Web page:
For readers unfamiliar with the “Four Olds” campaign, here is a short explanation:
Since it is so cold out, herders use wolf skins on mattresses or for trousers layered with sheep skin, yet Bilige confirms that wolves are considered prairies guardians. The shepherds use abandoned military equipment on the prairie from previous wars for hunting or to keep track of their herds. Bilige explains the finer points of how wolves hunt gazelle in small groups using ambush and waiting as their main tactics. Chenzhen is fascinated by the wolves and respects them immensely. While the men are watching, the wolves grab a few of the gazelle, blood spurts into the cold air. The rest of the gazelle, alert to the danger, go running though they are reluctant to move. Suddenly, a landslide blocks their way, and they try to figure out what to do, caught between dangers in either direction. After observing this situation for awhile, Bilige announces that they can leave the cave and head home.
Two days later when the weather is clearer, Chenzhen takes a fellow student Yangke with him to see Bilige. Yangke is the son of a famous Beijing University professor who is known for his good personal library, and he and Chenzhen discuss the history of wolf worship and Han Chinese agricultural history. At Bilige’s place, they join a group of people including a pack of dogs, a number of horse and ox herders, and a regiment of soldiers in 8 carts full of people. Bilige’s son Batu is with them, as well as another man Lanmuzhabu. They all trek to the scene of the wolf attack the day before. Lanmuzhabu talks about the accuracy of his marksmanship, and there is a dispute about his handling of wolves when he was tending a horse herd. Batu is his witness, but it still seems uncertain as to whether the wolf skins Lanmuzhabu was selling actually came from that encounter.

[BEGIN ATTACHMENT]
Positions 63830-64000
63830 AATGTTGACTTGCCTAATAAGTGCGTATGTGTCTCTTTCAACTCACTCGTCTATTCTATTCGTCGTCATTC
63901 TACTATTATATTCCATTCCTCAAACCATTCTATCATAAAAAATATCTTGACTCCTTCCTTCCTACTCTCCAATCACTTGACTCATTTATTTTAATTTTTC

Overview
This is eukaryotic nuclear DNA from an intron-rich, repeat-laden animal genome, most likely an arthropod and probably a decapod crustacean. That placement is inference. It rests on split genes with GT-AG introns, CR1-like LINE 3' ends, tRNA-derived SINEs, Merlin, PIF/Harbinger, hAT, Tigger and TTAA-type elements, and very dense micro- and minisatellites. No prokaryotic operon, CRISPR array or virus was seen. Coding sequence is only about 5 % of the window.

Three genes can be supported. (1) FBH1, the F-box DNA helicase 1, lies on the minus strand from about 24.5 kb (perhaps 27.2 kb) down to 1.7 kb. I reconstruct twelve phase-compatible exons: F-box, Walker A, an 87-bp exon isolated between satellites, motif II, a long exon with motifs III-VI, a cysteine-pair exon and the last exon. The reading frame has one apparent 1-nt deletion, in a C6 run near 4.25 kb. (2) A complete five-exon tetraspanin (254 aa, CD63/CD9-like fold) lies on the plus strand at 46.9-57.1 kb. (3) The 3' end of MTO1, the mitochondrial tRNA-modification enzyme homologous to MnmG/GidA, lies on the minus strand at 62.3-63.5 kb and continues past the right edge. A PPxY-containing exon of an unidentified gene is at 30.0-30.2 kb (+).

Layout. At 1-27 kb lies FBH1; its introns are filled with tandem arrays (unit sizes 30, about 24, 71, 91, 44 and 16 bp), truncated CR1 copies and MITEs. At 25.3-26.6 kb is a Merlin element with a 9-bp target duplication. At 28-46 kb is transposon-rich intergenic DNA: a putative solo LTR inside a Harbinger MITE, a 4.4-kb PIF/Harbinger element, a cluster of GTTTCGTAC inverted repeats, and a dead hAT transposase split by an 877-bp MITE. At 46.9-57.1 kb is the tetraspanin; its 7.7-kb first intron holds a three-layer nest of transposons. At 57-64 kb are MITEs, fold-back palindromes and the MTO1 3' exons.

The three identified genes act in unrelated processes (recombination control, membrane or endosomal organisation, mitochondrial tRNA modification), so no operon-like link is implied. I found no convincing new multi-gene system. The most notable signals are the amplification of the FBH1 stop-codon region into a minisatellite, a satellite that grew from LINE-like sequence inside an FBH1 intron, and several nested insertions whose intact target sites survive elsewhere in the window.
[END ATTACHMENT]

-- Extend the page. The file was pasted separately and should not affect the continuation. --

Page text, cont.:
Meanwhile, Bilige brings out the dogs to start tracking the wolf pack in the snow by the scent of the wolves’ urine. They see the partially eaten bodies of the dead gazelles from the attack the night before on the mountain slope. Chenzhen and Bilige look around with binoculars while those men on horseback surround the area looking for wolf tracks. They also investigate a snowy lake nearby where a handful of gazelle are standing not far from the slope. Chenzhen observes these living gazelle through his binoculars. The hunting party shovels a path through the snow and takes their caravan of carts down the mountain bridge. A gazelle herder Sangjie talks with Bilige about the wolves and jokes about having enough money to get a new yurt and marry a girl; they do also have some women and children in their caravan.
As their hunting expedition begins in earnest and heads for areas of deep snow, Chenzhen and Yangke are left in charge of large carpets which they are supposed to spread on the hardened surface of the snow. Yangke steps out onto them to test his weight, and it holds. Bilige decides if the carpet can hold both Yangke and Chenzhen, then it will hold a few gazelle easily enough. As Chenzhen gets closer to one of the gazelles, he finds it very weak and beautiful, pitying it in the face of the evil wolves. Bilige sets him straight on the realities of the food chain. Shouldn’t he also feel bad for the grass that everyone abuses? It also is alive. He also scolds Chenzhen about the way the Han study books but only know a lot of preposterous ideas. The hunting party plans on selling these gazelle, so Chenzhen is instructed to stick a hook in their necks without damaging their pelts so they sell for a good price. After they prepare the two gazelle to take back home on their ox carts, the hunting party rests and has a picnic with some milk tea, roasted meat and a communal wine pot.
I suspect this book doesn’t have a strong plot but is a string of slower moments like these, so I’m not going to give too much of a blow by blow description. I just will summarize the most interesting scenes like these. So far it seems fairly timeless rather than set in the late 1960s.
Part one of a four part series.